I am very grateful to ENHPATHY consortium for giving me the opportunity to be part of this PhD project.
In my view, it is fascinating to understand how further genetic regulation may occur through chemotherapeutic drug stimuli that can increase the activity of specific enhancers.
In my PhD project I will be involved in studying genetic adaptations taking place after exposure to standard-of-care drug and their association to resistance in acute myeloid leukaemia (AML).
The AML is the most common acute leukaemia in adults. The disease is characterized by an uncontrolled clonal proliferation of undifferentiated myeloid precursor cells in the bone marrow and usually their presence in peripheral blood.
With a median age of 68, the World Health Organization (WHO) system divides AML into several groups:
- AML with recurrent abnormalities;
- AML with myelodysplasia-related changes;
- therapy-related AML;
- AML not otherwise specified.
Although the discovery of the most recurrent genetic mutations (i.e. FLT3-ITD, NMP1 and CEBPA) has certainly helped to provide better treatment support, to date the standard of care remains the intensive chemotherapy treatment with anthracyclines and aracytidine but with poor results. Indeed, responses are not durable, and majority of patients relapse with acquired drug resistance and die from the disease afterwards.
AML remains a clinical challenge and both a better understanding of the resistance mechanism and new therapies are urgently needed.
Doubtless drug resistance is related to the gravity of genetic mutations underlying AML, but it is also related to the alterations in the epigenetic regulation of proximal promoters and distal enhancers. In this field, a better understanding of the epigenetic regulation underlying resistance to chemotherapy treatment in AML could respond to the need for new therapies.
Accordingly, the main aim of this project is to study regulatory elements that are directly targeted by anticancer drugs in order to analyze in depth associated with drug resistance.
The human ALDH gene superfamily consists of 19 isoforms from 19 genes in 11 families and four subfamilies. Physiologically, the major function of ALDH enzymes is cellular detoxification via the NAD(P)H-dependent oxidation of toxic aldehydes into carboxylic acids. Aldehydes are produced naturally as by-products of the metabolism of glucose, amino acids and lipids, but also may come from exogenous sources like exposure to chemicals, including chemotherapeutic agents. Importantly, the oxidation of aldehydes is not the only catalytic function of ALDHs. Some members of the superfamily are known to have esterase or nitrate reductase activity and other various functions notably in cell differentiation and cell signalling.
Consequently, in cancer cells, where metabolic demands are elevated, and/or genetic mutations lead to an aberrant metabolism, the formation of endogenous toxic aldehydes is often exacerbated. In this contest, ALDH may represent a key survival adaptation and a marker of malignancy.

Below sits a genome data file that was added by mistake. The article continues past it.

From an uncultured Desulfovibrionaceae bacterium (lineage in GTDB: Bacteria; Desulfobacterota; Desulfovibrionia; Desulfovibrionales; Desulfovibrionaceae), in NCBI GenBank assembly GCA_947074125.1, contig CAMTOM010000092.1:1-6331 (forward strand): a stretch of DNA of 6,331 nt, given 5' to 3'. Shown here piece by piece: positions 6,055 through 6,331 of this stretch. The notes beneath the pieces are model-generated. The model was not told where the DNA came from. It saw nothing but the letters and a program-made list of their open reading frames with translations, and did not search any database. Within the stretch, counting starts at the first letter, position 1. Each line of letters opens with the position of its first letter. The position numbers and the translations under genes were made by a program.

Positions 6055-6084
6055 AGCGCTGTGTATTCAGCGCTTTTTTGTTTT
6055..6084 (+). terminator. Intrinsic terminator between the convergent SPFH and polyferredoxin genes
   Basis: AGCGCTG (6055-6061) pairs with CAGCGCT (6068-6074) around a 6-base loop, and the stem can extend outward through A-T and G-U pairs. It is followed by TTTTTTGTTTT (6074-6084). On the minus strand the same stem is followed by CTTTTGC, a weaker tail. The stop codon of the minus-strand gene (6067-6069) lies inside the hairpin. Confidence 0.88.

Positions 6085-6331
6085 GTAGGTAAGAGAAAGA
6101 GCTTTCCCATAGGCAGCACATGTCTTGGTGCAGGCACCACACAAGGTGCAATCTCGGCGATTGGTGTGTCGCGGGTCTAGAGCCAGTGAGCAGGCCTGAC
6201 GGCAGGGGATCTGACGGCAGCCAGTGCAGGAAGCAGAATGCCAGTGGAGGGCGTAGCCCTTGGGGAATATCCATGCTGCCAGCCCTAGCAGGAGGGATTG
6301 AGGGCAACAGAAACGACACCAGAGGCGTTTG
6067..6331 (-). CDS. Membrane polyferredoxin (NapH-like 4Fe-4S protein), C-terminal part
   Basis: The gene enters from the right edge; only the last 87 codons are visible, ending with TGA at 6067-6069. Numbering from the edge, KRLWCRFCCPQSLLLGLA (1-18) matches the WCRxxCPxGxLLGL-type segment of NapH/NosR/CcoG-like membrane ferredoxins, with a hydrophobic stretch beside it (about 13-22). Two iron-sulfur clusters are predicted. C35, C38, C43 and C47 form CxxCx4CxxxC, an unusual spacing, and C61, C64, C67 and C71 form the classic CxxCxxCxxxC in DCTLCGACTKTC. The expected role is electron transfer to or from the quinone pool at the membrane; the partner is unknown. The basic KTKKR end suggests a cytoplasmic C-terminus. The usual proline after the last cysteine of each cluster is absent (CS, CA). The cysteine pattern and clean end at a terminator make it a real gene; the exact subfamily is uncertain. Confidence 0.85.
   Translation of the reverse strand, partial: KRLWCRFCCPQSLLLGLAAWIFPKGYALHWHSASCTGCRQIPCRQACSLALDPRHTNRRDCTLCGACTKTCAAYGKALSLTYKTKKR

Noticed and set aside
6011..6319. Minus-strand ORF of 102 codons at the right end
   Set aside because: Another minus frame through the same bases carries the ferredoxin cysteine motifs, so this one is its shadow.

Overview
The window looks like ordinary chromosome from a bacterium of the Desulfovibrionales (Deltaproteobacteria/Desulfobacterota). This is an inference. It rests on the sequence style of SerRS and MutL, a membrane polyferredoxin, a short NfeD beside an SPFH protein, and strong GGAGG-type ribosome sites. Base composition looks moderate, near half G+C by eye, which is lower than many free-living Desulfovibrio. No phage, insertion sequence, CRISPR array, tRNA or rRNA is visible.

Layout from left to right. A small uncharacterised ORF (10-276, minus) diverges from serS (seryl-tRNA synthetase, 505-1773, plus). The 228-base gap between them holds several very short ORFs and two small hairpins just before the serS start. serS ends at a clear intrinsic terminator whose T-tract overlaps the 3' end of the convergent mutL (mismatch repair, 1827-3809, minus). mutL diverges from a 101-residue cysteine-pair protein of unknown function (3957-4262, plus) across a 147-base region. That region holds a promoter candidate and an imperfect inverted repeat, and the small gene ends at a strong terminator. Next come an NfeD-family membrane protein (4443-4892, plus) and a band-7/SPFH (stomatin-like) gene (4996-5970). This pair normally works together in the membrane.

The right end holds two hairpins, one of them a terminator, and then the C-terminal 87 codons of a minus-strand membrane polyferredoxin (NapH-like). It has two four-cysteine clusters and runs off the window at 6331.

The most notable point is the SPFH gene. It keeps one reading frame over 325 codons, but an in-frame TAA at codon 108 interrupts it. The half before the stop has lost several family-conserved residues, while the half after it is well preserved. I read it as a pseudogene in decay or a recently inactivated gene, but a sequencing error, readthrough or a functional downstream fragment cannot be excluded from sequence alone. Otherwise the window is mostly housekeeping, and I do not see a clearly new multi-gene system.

In particular, the ALDH subfamily 1A is associated with tumor progression and refractoriness and are elevated in multiple cancer types. These isoenzymes have been widely associated to poor prognosis, high tumorigenic potential and drug resistance.
In the context of AML, multiple studies suggest that ALDH1A1 is strikingly associated with drug resistance and increased risk of relapse.
Recent progress achieved by Advanced BioDesign (ABD) have shown that higher ALDH1 activity is characteristic of leukemic cells in refractory patients and in patients with adverse prognosis. More so, using different AML cells lines, they have found that certain chemotherapeutic drugs can modulate gene expression of at least three closely related isoforms of the ALDH family associated to drug resistance, thus supporting the idea of this project.
Currently, ABD develops specific inhibitors against ALDHs. The anticancer activity of these compounds has been demonstrated in prostate, non-small cell lung cancer and melanoma and more recently in preclinical models of AML.
The specific objectives of our project are:
- To map enhancer or promoter regions that are disturbed in AML and normal hematopoietic cells during anticancer drug exposure (namely, Daunorubicin, DIMATE and Ara-C) and identify their putative target genes.
- To characterise the role that the identified regulatory regions have in drug resistance.
- To assess the ability of the most prominent factors to sensitize or re-sensitize AML cells to undergo programmed cell death.
We expect to:
- identify the drug-responsive regulatory elements directly responsible for the severity of AML and their drug resistance traits;
- discover rational strategies with improved therapeutic efficacies by targeting enhancers with inhibitors that can modulate the transcription of the genes linked to drug resistance.
I hope you enjoy my blog, and I am looking forward to sharing with you my first results.